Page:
Catechins: Definition, Benefits and Food Sources of This Polyphenolic Antioxidant

We are talking about a substance that helps protect cells from damage caused by free radicals.

The growing interest in the health benefits of tea has led to the inclusion of tea extracts in dietary supplements and functional foods.

However, the epidemiological evidence on the effects of tea consumption on cancer and cardiovascular disease risk is conflicting.

While tea contains several bioactive chemicals, it is particularly rich in catechins, of which epigallocatechin gallate (EGCG) is the most abundant.

Catechins and their derivatives are believed to contribute to the beneficial effects attributed to tea.

The catechins and polyphenols in tea are effective scavengers of reactive oxygen species in vitro and may also function indirectly as antioxidants through their effects on transcription factors and enzyme activities.

The fact that catechins are rapidly and extensively metabolized emphasizes the importance of demonstrating their antioxidant activity in vivo.

In humans, transient moderate increases in plasma antioxidant capacity have been shown after consumption of green tea tea and catechins.

The effects of tea and green tea catechins on oxidative stress biomarkers, especially oxidative DNA damage, appear to be very promising in animal models, but data on in vivo oxidative stress biomarkers in humans is limited.

What are catechins?

Catechins are polyphenolic antioxidants found in various plants, especially the leaves of tea plants. Scientifically, catechins are bio-flavonoids that can be found in plants.

The bio-flavonoid is a large class of plant pigments that have a flavone-based or similar chemical structure.

Catechins are the subgroup of flavan-3-ols (a class of flavonoids). Catechins are important for good health. Catechins are also known as cachou, cahoo, and cutch.

The main catechins found in plants are:

  • Epicatequina (EC).
  • Epigalocatequina (EGC).
  • Galato de epicatequina (ECG).
  • Epigallocatechin gallate (EGCG).

Among all of them, EGCG is the most powerful catechin.

Catechins are polyphenolic antioxidants that are responsible for the good health of plants and humans. Catechins are the main components of tannins (a type of biomolecule).

Catechins benefits

Catechins for the skin

Catechins are good for the skin. Increases the defense and self-healing abilities of the skin. Catechins are a powerful antioxidant, which is why catechins work very well as anti-aging compounds.

Catechins fight free radicals, protect skin from sun damage, fight wrinkles and keep skin young. Many studies tell us that catechins should be included in the daily skin care regimen for better skin health.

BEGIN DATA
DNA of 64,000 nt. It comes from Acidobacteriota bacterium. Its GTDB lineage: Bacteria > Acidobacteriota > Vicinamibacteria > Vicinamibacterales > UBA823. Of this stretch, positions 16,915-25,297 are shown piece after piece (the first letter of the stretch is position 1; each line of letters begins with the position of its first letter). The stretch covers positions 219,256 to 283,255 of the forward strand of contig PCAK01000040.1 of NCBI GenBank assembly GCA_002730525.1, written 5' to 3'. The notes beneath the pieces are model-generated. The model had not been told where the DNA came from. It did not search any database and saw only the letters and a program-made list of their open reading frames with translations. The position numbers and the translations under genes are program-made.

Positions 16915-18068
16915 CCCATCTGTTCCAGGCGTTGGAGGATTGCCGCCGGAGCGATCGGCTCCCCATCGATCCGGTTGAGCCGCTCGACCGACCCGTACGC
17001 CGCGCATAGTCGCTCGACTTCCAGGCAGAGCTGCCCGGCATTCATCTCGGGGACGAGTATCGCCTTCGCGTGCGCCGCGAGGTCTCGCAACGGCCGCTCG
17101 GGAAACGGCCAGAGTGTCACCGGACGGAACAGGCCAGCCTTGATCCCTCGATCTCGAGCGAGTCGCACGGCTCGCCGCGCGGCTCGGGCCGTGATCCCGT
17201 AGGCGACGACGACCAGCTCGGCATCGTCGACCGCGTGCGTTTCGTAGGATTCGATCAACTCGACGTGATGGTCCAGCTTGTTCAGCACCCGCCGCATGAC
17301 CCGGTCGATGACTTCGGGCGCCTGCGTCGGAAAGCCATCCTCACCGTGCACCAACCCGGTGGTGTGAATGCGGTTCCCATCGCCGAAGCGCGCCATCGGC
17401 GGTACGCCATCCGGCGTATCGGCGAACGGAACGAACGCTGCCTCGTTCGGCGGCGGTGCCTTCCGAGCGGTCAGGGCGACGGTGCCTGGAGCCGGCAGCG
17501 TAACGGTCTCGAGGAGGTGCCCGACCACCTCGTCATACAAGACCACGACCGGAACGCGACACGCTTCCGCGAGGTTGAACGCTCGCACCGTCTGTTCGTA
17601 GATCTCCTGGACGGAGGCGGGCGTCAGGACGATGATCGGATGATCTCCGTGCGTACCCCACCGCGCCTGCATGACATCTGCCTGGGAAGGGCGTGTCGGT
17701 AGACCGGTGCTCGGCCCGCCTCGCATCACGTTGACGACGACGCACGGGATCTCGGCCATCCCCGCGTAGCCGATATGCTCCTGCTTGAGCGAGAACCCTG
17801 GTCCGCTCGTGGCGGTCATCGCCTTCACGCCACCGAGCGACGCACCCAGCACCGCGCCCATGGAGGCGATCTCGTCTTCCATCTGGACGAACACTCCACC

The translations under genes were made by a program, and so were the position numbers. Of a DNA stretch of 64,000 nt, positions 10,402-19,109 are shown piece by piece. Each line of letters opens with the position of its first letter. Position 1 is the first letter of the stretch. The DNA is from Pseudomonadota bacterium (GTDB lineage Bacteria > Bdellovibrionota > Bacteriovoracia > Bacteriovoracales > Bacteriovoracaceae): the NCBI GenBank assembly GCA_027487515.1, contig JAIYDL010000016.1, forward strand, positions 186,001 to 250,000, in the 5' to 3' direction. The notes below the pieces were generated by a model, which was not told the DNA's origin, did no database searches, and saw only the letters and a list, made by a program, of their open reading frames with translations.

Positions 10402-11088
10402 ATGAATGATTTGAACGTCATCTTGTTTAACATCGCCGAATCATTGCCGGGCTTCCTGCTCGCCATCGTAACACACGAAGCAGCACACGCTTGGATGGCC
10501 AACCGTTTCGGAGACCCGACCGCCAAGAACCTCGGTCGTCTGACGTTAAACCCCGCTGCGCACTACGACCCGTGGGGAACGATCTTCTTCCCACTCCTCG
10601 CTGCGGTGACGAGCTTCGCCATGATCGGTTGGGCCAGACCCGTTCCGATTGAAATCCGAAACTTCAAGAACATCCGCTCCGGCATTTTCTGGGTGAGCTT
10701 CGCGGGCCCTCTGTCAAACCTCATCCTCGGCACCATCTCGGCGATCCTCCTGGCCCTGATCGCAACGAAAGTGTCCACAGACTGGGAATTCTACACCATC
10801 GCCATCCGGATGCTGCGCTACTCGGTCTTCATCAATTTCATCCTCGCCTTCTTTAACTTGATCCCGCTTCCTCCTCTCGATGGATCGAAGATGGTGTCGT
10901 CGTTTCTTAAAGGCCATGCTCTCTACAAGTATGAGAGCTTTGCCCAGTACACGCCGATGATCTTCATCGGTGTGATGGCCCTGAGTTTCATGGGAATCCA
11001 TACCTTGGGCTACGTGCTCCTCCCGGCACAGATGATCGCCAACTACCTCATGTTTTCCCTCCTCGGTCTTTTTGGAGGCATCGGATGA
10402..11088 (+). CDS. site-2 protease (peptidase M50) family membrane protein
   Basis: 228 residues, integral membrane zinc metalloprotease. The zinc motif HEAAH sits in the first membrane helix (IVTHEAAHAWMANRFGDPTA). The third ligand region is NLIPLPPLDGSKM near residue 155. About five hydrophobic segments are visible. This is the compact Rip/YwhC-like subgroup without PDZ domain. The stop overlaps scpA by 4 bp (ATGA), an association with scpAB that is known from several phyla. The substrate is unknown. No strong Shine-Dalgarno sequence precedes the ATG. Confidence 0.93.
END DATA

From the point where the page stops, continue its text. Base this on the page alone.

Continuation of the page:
Other Health Benefits Of Catechins

  • Antioxidant activity : catechins are strong antioxidants and very good for health.
  • Anticarcenogenic : catechins prevent the growth of cancer cells.
  • Antiatherogenic : protects against atherogenesis (formation of atheromas in the walls of the arteries as in atherosclerosis).
  • Enzyme function : Catechins increase the production of enzymes in the glutathione S-transferase (GST) family. This is crucial for the body’s defense against cancer-causing chemicals and other toxins.
  • Antibiotic – Catechins have also been shown to possess antibiotic properties.
  • Antidiabetic : catechins increase the activity of insulin.
  • Antibacterial : catechins block the attachment of bacteria related to tooth decay on the teeth.
  • Metabolism : catechins protect against digestive and respiratory infections.

Weight loss and catechins

In addition to all the wonderful health benefits mentioned above, green tea can help reduce body weight.

According to a 2005 study, catechins helped reduce body weight, BMI, waist circumference, body fat mass, and subcutaneous fat. In this study, they use green tea extract.

Food sources of catechins

  • Green tea.
  • Chocolate.
  • Red wine.
  • Apples
  • Albaricoques.
  • Peach.
  • Raspberry.
  • It must.
  • Black tea.

Catechins are very common in the seeds and skins of fruits that have not fully matured. Epicatechins are high in apples, blackberries, beans, cherries, black grapes, pears, raspberries, and chocolate.

Both black and green tea are rich in epigallocatechin, epicatechin gallate, and epigallocatechin gallate. EGCG (epigallocatechin gallate) can be found in large quantities in green tea. It is a very effective chemotherapy preventive agent.

Amount of catechin in tea

Green tea and black tea contain not only catechins, but white tea as well. In fact, white tea has more catechins than green or black.

It is difficult to discern exactly how much catechin is in each tea, as it varies from brand to brand. Harvest time also matters with the amount of catechins in a tea.

According to Immoratalitea Tea Company, white tea has an average of 457 mg of catechins per 8-ounce cup, black tea has 55 mg of catechin, and green tea is in the middle. White tea has a milder taste compared to green tea.

The amount of catechins in each cup of green tea can also vary depending on how it is brewed. Using very hot water will bring out more catechins, but it can also make it more bitter. Holding the tea longer will also bring out more catechins.

If the caffeine in green tea bothers you or makes you nervous, decaffeinated green tea is great, as it contains many catechins without the caffeine.